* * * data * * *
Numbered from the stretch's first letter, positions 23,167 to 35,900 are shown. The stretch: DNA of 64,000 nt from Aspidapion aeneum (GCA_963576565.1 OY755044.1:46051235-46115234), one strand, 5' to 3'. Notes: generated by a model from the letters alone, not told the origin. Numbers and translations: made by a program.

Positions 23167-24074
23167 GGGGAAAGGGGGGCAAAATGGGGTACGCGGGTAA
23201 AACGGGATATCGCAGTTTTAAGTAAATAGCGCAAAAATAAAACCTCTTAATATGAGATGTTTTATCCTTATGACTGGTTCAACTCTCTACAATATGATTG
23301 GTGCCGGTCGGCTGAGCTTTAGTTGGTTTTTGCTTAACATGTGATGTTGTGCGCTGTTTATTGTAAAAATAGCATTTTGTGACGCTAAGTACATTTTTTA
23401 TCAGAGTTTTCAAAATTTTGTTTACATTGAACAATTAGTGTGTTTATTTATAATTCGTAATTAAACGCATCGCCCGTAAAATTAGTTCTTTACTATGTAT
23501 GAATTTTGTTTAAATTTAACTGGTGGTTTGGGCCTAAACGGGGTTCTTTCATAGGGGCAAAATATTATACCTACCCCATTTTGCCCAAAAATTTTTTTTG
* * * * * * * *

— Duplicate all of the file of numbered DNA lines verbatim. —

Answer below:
Numbered from the stretch's first letter, positions 23,167 to 35,900 are shown. The stretch: DNA of 64,000 nt from Aspidapion aeneum (GCA_963576565.1 OY755044.1:46051235-46115234), one strand, 5' to 3'. Notes: generated by a model from the letters alone, not told the origin. Numbers and translations: made by a program.

Positions 23167-24074
23167 GGGGAAAGGGGGGCAAAATGGGGTACGCGGGTAA
23201 AACGGGATATCGCAGTTTTAAGTAAATAGCGCAAAAATAAAACCTCTTAATATGAGATGTTTTATCCTTATGACTGGTTCAACTCTCTACAATATGATTG
23301 GTGCCGGTCGGCTGAGCTTTAGTTGGTTTTTGCTTAACATGTGATGTTGTGCGCTGTTTATTGTAAAAATAGCATTTTGTGACGCTAAGTACATTTTTTA
23401 TCAGAGTTTTCAAAATTTTGTTTACATTGAACAATTAGTGTGTTTATTTATAATTCGTAATTAAACGCATCGCCCGTAAAATTAGTTCTTTACTATGTAT
23501 GAATTTTGTTTAAATTTAACTGGTGGTTTGGGCCTAAACGGGGTTCTTTCATAGGGGCAAAATATTATACCTACCCCATTTTGCCCAAAAATTTTTTTTG